Letter 11 – Horse Bean Longhorn Beetle
Brownish and black flying beetle? Location: Tampa Florida October 2, 2011 2:12 pm Hello! I found this bug on my porch and managed to snap a picture before he flew away. I was hoping you could tell me what this bug is. The huge antennas and the bug itself really amazed me. Signature: Thank you, Amy Ryan Dear Amy, We could have written you sooner with a general family identification since we were able to determine that this is a Longhorned Borer Beetle in the family Cerambycidae, but we thought your beetle was distinctive enough that we could easily identify it to the species level, however that proved to be more difficult than we anticipated. We eventually matched your individual to images of the Horse Bean Longhorn Beetle or Long Jawed Longhorn Beetle, Trachyderes mandibularis, based on photos posted to BugGuide. The wood boring larvae feed in hackberry, fig and citrus trees. We only have a few other images of the Horse Bean Longhorn Beetle in our archives.
Letter 12 – Drawing of a Longhorned Borer Beetle
Subject: Old Bug Illustration Location: Unknown September 26, 2012 4:58 am It’s an old illustration by this gentleman named E.A. Seguy but its name is no where to be found! Please help! Thanks so much! Signature: Wai, from Singapore Dear Wai, This drawing represents a Longhorned Borer Beetle in the family Cerambycidae. We cannot provide the species without a location, though an expert in the family might be able to provide more specifics. Pure Green Magazine has this to say about E. A. Seguy: “Rather than classify species, the illustrator E. A. Seguy sought to celebrate selected exotic creatures in which he found artistic inspiration. Imaginatively employing floral and zoological motifs, Seguy’s early designs are wonderful examples of the art nouveau style, which swept through Europe in the decades around the turn of the century.” Insects.org reports: “Numerous artists and designers throughout history have drawn inspiration for their creations directly from the unparalleled diversity and beauty present in nature. E.A. Seguy was one such designer who was prolific from the turn of the century through the 1930′s. He produced eleven albums of illustrations and patterns of which Papillons and Insectes were dedicated to insect subjects. E.A. Seguy was a masterful decorative artist who spanned the art eras of Art Nouveau through Art Deco. His graphic technique was achieved through hand coloring prints through numerous plate stencils.” Thank you so much for your response! Much appreciated! have a great day, Wai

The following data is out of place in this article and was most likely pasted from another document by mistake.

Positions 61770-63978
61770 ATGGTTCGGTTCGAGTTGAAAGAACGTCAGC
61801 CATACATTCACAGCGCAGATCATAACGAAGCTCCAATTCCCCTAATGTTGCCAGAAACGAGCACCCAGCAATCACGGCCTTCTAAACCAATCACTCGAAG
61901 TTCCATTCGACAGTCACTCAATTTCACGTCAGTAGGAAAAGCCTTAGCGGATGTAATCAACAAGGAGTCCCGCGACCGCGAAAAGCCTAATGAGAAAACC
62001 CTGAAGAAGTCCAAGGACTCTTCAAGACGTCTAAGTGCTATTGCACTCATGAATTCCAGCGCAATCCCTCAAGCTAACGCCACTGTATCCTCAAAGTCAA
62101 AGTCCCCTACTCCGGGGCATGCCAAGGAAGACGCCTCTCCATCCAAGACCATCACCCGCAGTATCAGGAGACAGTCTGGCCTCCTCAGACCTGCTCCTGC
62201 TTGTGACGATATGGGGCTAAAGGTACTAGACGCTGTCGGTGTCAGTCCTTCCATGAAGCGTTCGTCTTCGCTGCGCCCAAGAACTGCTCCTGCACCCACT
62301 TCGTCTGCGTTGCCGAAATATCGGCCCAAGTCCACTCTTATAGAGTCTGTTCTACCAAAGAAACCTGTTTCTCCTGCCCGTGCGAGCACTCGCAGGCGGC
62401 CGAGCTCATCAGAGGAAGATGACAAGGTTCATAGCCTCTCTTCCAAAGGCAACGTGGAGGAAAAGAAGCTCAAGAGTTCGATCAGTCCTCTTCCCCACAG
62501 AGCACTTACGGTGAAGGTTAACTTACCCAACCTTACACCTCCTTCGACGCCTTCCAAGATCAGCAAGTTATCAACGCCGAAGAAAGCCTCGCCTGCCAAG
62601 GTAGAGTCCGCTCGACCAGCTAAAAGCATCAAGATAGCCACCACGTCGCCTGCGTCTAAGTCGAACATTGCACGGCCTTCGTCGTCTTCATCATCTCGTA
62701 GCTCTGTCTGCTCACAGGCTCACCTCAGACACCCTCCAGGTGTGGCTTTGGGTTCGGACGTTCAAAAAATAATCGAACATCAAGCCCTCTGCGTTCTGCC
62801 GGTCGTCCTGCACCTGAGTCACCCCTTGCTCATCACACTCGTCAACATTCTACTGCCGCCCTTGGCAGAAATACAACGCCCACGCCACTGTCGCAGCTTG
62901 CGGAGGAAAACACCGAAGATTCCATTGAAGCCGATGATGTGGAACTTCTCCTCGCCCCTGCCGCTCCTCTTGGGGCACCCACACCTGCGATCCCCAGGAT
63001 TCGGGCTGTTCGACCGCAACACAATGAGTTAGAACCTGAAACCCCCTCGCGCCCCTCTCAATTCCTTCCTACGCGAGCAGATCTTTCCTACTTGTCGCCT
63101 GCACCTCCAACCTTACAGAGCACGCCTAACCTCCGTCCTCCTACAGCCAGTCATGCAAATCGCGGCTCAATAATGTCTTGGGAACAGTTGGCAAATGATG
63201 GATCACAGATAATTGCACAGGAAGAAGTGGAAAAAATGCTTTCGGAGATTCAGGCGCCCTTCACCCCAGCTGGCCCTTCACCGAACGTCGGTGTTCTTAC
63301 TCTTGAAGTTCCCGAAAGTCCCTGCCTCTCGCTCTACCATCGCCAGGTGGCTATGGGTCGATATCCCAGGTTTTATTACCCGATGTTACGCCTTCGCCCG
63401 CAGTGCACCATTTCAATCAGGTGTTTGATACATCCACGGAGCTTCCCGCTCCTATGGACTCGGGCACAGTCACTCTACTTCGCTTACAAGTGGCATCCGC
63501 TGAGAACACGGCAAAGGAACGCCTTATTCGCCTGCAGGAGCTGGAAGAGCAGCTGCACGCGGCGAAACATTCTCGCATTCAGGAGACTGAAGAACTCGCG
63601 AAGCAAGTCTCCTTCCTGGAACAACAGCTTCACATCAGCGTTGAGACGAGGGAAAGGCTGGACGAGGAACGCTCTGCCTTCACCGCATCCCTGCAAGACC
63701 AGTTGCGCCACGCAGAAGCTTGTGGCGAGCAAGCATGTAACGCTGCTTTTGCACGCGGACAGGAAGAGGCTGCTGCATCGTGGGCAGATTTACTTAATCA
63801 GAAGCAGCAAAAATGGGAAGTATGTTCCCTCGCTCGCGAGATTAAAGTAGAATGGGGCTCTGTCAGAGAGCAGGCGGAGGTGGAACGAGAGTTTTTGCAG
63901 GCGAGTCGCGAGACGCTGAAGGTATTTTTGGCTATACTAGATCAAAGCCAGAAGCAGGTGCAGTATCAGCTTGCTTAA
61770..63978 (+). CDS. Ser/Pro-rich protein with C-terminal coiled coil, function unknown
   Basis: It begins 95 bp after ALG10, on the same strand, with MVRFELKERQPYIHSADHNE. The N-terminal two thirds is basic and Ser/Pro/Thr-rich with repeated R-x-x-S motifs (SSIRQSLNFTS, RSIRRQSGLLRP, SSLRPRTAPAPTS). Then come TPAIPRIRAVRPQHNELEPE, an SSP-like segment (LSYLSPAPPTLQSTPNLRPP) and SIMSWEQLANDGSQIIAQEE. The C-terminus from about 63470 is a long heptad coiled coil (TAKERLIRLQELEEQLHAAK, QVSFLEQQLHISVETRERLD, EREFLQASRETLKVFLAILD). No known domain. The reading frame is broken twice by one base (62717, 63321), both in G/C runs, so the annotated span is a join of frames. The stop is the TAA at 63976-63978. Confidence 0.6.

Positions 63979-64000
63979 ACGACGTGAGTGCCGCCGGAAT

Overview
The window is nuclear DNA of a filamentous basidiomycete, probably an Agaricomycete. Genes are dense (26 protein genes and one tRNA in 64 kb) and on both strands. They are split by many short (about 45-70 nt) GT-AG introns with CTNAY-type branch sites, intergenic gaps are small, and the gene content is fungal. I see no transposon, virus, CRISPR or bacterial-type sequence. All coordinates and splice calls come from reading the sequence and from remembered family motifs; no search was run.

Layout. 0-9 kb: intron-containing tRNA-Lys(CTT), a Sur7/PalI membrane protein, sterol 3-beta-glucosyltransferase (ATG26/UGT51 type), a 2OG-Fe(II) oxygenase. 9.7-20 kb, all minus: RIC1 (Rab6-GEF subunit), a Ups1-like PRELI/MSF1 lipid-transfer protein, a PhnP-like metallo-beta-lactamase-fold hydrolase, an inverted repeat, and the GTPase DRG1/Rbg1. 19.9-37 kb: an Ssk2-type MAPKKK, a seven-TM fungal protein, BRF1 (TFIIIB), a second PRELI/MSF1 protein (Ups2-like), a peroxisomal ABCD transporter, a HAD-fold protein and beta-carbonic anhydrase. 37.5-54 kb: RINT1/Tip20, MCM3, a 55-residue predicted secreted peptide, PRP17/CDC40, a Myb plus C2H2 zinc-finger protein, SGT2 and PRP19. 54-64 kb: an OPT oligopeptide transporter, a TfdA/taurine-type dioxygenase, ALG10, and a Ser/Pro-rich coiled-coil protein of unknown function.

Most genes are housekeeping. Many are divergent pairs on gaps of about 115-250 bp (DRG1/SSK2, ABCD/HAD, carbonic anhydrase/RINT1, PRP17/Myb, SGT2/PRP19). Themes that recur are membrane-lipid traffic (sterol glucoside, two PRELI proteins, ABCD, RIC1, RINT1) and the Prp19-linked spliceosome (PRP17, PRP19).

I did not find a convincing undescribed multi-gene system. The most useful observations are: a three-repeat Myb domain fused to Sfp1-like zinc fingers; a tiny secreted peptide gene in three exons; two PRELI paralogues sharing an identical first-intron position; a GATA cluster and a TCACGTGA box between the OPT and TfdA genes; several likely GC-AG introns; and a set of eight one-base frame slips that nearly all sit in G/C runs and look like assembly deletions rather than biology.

Letter 13 – Female Longhorned Borer Beetle
Subject: Never seen this bug before Location: North east Ohio July 24, 2015 5:29 pm I’ve never seen this bug beforr. In my area. Signature: Kristen Dear Kristen, This is a Longhorned Borer Beetle in the family Cerambycidae, and because of the presence of an ovipositor at the tip of the abdomen, we can tell she is a female. There is not much detail in your image, but the ovipositor is rather distinctive, so we believe based on this BugGuide image, this might be Graphisurus fasciatus which looks similar and ranges in Ohio.
Letter 14 – Bug of the Month May 2019: Longhorn: Stenocorus species
Subject: Some kind of borer beetle? Geographic location of the bug: Napa Valley, California Date: 04/29/2019 Time: 06:04 PM EDT Your letter to the bugman — Hello! This morning I saw this beetle sipping from a tree. It’s the biggest one I’ve ever seen outside of a zoo, probably about half the size of my index finger. And looks to be pregnant too! Any idea what it could be? How you want your letter signed: Christine Dear Christine, This is very exciting. We agree that this appears to be a Longhorned Borer Beetle in the family Cerambycidae, and the size you indicated is quite impressive. We did not recognize this Beetle, and the width of the abdomen at the base of the elytra is considerably wider than the thorax, and the thorax is unusual in its shape. On a lark, we decided to search Cerambycidae and Napa Valley and we found Vandykea tuberculata pictured on the Cerambycidae Catalog Search, and it does seem to resemble your individual. We found a single posting on BugGuide and the common name Serpentine Cypress Long-Horned Beetle and the remark: “on California’s “Special Animals” List.” We believe this might be a very rare sighting, and we are seeking assistance from Eric Eaton and Doug Yanega to get their opinions. We will get back to you on this. We also have selected this posting to be the Bug of the Month for May 2019, and we really hope our initial research has produced a correct identification so we can research this species more. If that is a correct identification, according to Nature Serve Explorer: “Critically Imperiled” and “An extremely rare endemic restricted to serpentine cypresses in the Clear Lake area in Lake County, CA.” Correction Courtesy of Doug Yanega Hi. This is a large female Stenocorus, either vestitus or nubifer. They are difficult to distinguish based on photos. Peace, Doug Yanega Dept. of Entomology Entomology Research Museum Univ. of California, Riverside, CA Ed. Note: Of the two species, BugGuide has information on Stenocorus vestitus which states: “hosts: Pinaceae (Pinus, Pseudotsuga, Tsuga); adults on flowers” Wow, thanks so much! It’s always exciting to see new bugs in the spring and summer. Christine